One of the many strange moments of last Thursday's game between Texas and Iowa State included an apparent cheap shot by Longhorns wide receiver Mike Davis to Cyclones defensive back Deon Broomfield.
The play came on a Joe Bergeron six-yard touchdown run in the third quarter when Davis, in the slot, dove at Broomfield's knees. Davis was flagged for an unnecessary roughness penalty, but no further action was taken.
On Friday, the Big 12 released a statement reprimanding Davis, but did not offer any sort of suspension.
In accord with the Conference’s Sportsmanship and Ethical Conduct policy, Mr. Davis’ action was in violation of the rule prohibiting physically abusive acts toward an opponent’s team members during a contest. Given the heightened emphasis on player safety, unnecessary and illegal acts such as this have no place in the game and are unacceptable. Mr. Davis is also put on notice that any future such behavior may result in a more serious penalty, including possible suspension.
What Davis did was just as much a targeting penalty as a defender making helmet-to-helmet contact, but instead of aiming for the head, Davis aimed for another vulnerable spot: the knees.
Davis took to his Twitter account to defend himself, claiming he was doing what he was told.
Thing is, doing your job or playing to the whistle has nothing to do with how you block. Diving at the knees is poor form and there's no place for it.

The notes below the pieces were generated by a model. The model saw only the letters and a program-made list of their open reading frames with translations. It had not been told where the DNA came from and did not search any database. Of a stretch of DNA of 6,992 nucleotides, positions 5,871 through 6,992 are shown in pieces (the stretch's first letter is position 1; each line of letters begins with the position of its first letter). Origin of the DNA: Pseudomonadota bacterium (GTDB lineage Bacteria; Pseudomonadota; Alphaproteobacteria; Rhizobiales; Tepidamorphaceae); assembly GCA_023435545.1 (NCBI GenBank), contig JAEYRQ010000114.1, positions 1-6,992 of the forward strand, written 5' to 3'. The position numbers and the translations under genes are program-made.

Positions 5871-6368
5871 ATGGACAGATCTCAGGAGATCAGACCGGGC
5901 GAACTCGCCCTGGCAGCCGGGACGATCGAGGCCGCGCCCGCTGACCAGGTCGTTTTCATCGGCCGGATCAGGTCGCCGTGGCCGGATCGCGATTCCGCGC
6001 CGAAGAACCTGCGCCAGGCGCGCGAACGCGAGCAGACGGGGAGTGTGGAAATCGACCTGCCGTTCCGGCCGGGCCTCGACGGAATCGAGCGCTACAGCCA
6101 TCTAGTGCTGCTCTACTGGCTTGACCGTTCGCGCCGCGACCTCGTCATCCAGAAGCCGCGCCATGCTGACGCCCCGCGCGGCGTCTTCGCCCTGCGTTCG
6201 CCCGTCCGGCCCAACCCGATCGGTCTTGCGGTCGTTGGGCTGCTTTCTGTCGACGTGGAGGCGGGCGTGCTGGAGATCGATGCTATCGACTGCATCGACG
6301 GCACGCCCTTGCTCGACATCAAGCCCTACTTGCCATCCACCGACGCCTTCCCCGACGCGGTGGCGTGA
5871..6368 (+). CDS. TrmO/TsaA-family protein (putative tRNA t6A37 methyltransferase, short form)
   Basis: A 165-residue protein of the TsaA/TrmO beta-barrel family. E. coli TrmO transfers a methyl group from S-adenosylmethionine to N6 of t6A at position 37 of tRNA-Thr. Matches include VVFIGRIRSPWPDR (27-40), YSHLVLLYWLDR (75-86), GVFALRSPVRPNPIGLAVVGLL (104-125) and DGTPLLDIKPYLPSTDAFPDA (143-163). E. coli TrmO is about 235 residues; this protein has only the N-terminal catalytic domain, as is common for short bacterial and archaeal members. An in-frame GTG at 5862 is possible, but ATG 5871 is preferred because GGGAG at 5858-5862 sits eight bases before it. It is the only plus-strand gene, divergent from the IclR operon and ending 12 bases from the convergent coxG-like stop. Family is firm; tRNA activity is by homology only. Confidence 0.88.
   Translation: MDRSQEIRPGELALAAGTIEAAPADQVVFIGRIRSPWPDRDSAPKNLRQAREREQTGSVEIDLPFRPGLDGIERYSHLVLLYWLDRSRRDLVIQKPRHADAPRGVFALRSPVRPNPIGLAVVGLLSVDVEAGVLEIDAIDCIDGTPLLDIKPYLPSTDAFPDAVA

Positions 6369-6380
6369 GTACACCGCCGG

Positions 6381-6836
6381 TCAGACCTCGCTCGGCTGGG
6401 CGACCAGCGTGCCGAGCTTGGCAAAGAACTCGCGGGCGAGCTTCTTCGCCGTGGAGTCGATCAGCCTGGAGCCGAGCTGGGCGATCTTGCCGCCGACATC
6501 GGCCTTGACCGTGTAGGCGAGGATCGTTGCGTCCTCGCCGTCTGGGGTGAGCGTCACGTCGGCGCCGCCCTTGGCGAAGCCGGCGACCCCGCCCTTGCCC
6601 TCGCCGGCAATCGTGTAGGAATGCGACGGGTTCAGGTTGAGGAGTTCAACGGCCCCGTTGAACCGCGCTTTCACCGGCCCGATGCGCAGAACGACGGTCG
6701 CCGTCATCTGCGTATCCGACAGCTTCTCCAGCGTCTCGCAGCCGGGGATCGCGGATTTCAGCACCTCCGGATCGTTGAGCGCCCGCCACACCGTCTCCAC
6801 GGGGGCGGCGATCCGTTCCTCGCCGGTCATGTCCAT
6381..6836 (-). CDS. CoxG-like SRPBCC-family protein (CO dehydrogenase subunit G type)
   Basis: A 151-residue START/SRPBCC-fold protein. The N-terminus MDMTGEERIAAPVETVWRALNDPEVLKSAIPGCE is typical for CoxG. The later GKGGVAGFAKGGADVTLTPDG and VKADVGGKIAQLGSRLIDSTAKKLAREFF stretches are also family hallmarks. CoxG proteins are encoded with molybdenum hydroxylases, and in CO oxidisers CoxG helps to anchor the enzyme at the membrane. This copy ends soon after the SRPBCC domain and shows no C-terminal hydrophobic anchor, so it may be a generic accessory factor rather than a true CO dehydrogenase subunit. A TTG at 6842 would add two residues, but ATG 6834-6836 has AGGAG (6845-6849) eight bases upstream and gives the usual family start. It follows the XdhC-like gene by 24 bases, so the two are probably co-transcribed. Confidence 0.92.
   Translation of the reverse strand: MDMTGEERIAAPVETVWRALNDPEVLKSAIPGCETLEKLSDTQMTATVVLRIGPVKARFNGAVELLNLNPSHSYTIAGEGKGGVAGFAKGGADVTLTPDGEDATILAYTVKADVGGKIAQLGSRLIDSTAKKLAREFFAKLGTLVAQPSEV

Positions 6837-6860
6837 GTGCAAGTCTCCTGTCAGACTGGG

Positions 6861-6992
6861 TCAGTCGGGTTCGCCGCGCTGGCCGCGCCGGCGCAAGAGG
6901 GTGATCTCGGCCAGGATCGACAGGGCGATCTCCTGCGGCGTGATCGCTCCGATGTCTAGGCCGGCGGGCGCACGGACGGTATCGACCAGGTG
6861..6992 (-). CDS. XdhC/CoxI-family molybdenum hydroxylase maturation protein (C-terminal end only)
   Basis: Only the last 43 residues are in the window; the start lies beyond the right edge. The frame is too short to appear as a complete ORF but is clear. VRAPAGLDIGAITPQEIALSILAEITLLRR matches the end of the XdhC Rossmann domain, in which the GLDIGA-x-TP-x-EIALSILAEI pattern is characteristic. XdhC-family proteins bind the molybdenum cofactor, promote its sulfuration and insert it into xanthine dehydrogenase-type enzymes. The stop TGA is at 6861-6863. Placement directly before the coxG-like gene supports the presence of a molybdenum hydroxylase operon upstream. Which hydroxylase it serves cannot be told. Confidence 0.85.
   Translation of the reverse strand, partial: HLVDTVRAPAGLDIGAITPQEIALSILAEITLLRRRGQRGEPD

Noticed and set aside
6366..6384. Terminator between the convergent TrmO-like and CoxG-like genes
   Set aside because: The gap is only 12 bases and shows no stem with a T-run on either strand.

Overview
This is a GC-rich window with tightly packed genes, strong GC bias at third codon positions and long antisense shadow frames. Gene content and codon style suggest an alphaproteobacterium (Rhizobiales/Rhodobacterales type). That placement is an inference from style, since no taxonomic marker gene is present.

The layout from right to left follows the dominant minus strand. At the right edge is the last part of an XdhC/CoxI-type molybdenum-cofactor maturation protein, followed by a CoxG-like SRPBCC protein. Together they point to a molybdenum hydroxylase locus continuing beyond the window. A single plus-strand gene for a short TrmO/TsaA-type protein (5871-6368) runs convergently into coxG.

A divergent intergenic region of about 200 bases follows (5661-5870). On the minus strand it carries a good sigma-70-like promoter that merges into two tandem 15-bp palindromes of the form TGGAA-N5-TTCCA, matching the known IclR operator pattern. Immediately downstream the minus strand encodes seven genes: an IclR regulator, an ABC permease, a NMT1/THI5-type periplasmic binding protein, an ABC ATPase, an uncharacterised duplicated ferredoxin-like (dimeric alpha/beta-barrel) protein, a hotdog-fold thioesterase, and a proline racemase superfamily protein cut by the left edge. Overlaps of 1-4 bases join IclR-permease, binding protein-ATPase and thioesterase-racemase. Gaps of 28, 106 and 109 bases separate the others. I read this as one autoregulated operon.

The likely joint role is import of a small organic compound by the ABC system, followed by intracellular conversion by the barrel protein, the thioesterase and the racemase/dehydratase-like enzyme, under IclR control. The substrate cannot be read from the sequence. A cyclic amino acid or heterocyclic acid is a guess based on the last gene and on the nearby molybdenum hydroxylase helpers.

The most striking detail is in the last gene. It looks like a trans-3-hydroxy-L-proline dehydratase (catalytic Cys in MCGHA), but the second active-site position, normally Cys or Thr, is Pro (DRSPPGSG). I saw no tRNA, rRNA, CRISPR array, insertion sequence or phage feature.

Davis maintains that he had no intent of hurting Broomfield. It's not up to anyone to decide if that's true or not. However, it is up to the Big 12 office to determine if what Davis physically did was worthy of further punishment.
It was a blatant dive at the knees with no attempt to do anything else. That's targeting and should be treated as such. Players who are ejected for launching and/or leading with the crown of their helmet aren't given a second chance. Why should Davis?
The fact that Davis was not ejected and then suspended appropriately, meaning for the first half of the Oklahoma game, was the wrong decision by the officials and the conference. If player safety is as important as the Big 12 says it is, action would have been taken.
Head coach Mack Brown could still take matters into his own hands and suspend Davis, but you can't realistically expect him to do that—not with the most critical game against Oklahoma of his career coming up. But that responsibility can and should be place on the conference commissioner.
No one here at the Big 12 blog is saying Davis is a dirty player, but his quotes Monday morning confirm that Davis believes what he did was justified.
Officials acknowledged Davis did something unnecessary related to the game. If they can acknowledge that, they, and the Big 12, should also acknowledge that it was targeting and deserves appropriate punishment.
Ben Kercheval is the lead writer for Big 12 football. All quotes and information obtained firsthand unless cited otherwise. You can follow Ben on Twitter @BenKercheval.